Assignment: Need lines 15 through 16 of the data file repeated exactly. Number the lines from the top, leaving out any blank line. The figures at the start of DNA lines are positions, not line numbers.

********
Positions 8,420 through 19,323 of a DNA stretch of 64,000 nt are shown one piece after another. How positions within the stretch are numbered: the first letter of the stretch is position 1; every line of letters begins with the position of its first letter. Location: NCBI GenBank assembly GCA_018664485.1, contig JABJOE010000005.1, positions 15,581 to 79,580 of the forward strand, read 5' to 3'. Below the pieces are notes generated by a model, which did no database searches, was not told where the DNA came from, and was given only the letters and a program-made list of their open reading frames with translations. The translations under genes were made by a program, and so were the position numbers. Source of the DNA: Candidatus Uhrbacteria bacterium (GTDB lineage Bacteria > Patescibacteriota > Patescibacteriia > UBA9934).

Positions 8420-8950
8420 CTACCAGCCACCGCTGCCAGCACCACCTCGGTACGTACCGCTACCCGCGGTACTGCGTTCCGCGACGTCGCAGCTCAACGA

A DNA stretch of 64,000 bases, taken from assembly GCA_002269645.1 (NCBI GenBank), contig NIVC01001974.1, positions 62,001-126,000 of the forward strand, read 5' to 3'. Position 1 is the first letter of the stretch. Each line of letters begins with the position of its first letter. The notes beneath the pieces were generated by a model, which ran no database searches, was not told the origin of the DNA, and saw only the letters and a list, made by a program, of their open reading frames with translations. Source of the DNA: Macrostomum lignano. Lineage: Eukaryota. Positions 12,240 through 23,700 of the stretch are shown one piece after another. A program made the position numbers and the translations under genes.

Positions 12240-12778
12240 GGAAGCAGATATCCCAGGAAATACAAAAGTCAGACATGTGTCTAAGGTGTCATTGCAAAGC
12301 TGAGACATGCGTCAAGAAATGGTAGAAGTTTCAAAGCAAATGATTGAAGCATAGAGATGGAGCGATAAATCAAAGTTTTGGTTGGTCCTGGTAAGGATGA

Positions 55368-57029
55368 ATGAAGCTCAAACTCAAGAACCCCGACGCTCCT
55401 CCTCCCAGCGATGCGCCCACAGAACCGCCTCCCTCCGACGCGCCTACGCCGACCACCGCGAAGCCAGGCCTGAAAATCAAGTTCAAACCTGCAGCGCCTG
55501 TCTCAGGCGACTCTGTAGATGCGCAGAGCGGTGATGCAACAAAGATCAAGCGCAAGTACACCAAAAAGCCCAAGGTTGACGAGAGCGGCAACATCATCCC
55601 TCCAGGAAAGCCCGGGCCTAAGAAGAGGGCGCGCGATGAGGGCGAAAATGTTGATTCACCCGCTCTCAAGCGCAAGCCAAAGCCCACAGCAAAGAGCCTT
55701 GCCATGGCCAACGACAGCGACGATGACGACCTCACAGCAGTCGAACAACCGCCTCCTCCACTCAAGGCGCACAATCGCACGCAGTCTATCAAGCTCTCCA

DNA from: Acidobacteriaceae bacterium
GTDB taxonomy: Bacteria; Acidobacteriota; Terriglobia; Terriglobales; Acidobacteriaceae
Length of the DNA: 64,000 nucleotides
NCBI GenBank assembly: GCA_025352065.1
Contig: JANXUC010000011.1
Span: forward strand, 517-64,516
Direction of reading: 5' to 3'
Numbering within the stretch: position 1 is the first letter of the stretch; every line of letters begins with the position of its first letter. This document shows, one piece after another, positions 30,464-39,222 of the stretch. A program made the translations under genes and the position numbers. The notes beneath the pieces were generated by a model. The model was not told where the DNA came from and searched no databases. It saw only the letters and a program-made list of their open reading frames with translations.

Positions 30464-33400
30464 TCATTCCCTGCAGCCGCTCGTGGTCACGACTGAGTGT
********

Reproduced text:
GTDB taxonomy: Bacteria; Acidobacteriota; Terriglobia; Terriglobales; Acidobacteriaceae
Length of the DNA: 64,000 nucleotides